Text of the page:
Finally, we are treated to a total waste of acting chops of people who can actually act, like John Malkovich, Frances McDormand and Patrick Dempsey. The fact that these A-listers even appear in this film is infuriating enough. However, it is the fact that their largely irrelevant characters actually set up emotional subplots that are never resolved that makes this film so downright criminal. The film's writer, Ehren Kruger, is being grossly overpaid for this rubbish.
I could have written a better story — but that doesn't matter. Why?
It's all about the money
|So long as there is a market for empty computer generated action thrills, Michael Bay (pictured) is your man.|
The best writers have written better stories that have done really well at the box office. Films like J.J. Abrams' Super 8 (2011), his reboot of Star Trek (2009), Neill Blompkamp's District 9 (2009), and Duncan Jones' Source Code (2011) come to mind. They were all brilliant films from the same genre which is solid proof that a film can be both a critical and commercial success.
However, as amazing as those films were, they will never incite the commercial power of a film like Transformers 3, which will go on to gross nearly a billion dollars like its critically inferior predecessor. Thankfully, it will never trump the critical successful film like Avatar (2009), which is still by and large the ultimate box office king at a very distant 2.7 billion dollars worldwide.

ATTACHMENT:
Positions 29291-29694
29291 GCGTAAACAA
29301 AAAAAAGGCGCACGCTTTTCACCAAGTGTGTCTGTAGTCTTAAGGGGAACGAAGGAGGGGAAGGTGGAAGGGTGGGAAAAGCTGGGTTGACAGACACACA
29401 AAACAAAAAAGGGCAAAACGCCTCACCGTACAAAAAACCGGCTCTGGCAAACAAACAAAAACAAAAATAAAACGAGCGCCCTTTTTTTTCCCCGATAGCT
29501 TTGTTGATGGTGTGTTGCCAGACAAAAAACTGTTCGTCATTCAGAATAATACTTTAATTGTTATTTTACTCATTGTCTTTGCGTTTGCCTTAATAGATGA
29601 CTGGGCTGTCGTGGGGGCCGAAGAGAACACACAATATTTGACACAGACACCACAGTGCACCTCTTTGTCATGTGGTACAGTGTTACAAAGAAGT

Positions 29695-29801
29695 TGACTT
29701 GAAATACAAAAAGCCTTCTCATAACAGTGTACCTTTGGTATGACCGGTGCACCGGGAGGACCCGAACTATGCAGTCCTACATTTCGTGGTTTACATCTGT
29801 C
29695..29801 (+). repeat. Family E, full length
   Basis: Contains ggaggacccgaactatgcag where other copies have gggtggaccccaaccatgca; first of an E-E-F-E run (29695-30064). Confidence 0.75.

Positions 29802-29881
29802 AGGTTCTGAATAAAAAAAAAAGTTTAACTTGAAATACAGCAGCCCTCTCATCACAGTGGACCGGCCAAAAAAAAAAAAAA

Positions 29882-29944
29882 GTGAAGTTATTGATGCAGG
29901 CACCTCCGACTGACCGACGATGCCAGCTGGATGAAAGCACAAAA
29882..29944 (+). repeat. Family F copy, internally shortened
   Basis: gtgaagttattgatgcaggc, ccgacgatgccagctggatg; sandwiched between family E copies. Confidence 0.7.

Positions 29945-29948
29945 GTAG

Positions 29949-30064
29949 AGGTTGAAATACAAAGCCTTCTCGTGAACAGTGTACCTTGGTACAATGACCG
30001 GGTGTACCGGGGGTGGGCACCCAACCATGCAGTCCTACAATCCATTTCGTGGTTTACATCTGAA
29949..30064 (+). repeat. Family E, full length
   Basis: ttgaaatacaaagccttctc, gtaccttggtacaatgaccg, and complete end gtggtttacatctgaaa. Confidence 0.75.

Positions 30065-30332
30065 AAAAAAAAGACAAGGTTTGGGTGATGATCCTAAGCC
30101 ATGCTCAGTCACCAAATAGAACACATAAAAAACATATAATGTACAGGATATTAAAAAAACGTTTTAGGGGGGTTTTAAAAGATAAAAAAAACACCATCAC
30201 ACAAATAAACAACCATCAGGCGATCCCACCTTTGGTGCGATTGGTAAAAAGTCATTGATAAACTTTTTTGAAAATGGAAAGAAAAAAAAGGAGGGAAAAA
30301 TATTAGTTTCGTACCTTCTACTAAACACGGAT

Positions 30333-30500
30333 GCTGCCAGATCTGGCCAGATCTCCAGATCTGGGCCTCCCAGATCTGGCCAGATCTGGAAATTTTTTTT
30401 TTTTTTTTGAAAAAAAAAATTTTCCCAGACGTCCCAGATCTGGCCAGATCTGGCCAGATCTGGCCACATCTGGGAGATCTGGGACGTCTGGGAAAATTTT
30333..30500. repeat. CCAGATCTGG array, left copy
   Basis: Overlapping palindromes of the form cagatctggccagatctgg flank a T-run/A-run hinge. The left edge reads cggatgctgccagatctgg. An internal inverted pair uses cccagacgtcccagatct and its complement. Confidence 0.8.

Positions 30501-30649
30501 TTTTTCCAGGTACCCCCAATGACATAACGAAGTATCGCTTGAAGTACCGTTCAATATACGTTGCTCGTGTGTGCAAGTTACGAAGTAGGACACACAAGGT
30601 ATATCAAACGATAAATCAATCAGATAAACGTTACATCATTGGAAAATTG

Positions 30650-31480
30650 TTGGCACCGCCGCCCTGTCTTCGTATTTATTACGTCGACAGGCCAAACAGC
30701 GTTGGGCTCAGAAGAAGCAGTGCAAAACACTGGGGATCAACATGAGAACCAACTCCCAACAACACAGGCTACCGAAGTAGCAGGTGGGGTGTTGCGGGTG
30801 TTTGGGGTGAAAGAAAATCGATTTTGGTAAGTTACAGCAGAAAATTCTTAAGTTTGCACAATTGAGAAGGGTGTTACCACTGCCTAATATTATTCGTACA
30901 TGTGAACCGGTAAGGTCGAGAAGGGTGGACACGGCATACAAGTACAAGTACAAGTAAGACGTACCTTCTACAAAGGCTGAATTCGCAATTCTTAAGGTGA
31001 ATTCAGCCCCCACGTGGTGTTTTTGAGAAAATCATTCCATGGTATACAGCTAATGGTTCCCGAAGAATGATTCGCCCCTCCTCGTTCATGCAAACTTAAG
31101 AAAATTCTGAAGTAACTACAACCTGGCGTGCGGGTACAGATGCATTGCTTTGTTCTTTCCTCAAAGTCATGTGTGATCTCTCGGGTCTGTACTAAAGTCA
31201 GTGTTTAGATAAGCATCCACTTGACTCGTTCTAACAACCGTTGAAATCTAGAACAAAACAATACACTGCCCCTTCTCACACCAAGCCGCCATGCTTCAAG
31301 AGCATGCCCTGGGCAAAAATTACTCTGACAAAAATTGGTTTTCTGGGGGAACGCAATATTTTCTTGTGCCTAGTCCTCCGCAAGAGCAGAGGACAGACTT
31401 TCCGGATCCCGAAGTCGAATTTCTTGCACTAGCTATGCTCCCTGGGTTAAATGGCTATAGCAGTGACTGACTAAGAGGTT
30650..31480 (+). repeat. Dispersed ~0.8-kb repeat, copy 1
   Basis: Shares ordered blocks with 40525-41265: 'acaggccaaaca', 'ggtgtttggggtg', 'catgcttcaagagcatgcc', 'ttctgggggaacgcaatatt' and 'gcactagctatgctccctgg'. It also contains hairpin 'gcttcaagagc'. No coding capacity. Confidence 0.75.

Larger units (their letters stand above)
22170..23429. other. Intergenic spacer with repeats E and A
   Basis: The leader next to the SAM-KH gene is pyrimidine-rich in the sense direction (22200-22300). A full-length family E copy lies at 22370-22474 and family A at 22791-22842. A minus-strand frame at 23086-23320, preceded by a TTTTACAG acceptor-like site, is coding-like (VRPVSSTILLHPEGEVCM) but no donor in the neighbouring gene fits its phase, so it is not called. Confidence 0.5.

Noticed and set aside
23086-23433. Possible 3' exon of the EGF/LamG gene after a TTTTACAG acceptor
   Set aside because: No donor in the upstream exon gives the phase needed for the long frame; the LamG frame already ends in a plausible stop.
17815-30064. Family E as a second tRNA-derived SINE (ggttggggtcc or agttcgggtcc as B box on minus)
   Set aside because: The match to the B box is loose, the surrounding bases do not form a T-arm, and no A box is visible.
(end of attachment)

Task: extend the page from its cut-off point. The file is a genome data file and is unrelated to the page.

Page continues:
The combined box office take of the Transformers franchise will probably graze the 3 billion dollar mark. That's only because of the criminally higher fees required to see it in 3D, which is technically inferior to James Cameron's Avatar (2009), (which in my opinion, is the only Real 3D movie to be made so far). However, when Avatar 2 opens, it will be very quickly left behind.
For a conspicuously huge transformers fan like myself, my childhood was finally laid to rest as my prepubescent heroes wallowed in their relentless campaign to tell yet another story full of sound and fury, signifying nothing. Yet, judging by the raucous laughter surrounding me in the auditorium, it's impossible to deny that there is an audience out there for this garbage — one that will ensure that it makes a huge box office haul. The Rotten Tomato meter says it all:
|Notice the disparity between the critical rating (left) and the audience rating (right). Amazing, isn't it?|
© Copyright 2011 — RottenTomatoes.com
So why do stupid movies like Transformers 3 do so well at the box office? Well the answer is simple. Despite the fact that the film is a story full of sound and fury, signifying nothing, most of the people who go to see movies to be jacked up on the sound and the fury. The mere fact that it signifies nothing is largely irrelevant, since simple minds are amused by simple things.
I dared to call Transformers 3 a mess in an audience who generally loved it. I was quickly assaulted by those who seemed to be more angry about the fact that I was exposing the stupidity for which the film obviously was, than the fact that I bothered to say anything at all. Their reaction is not unlike that of the Christian elders I confronted about holes in their faith.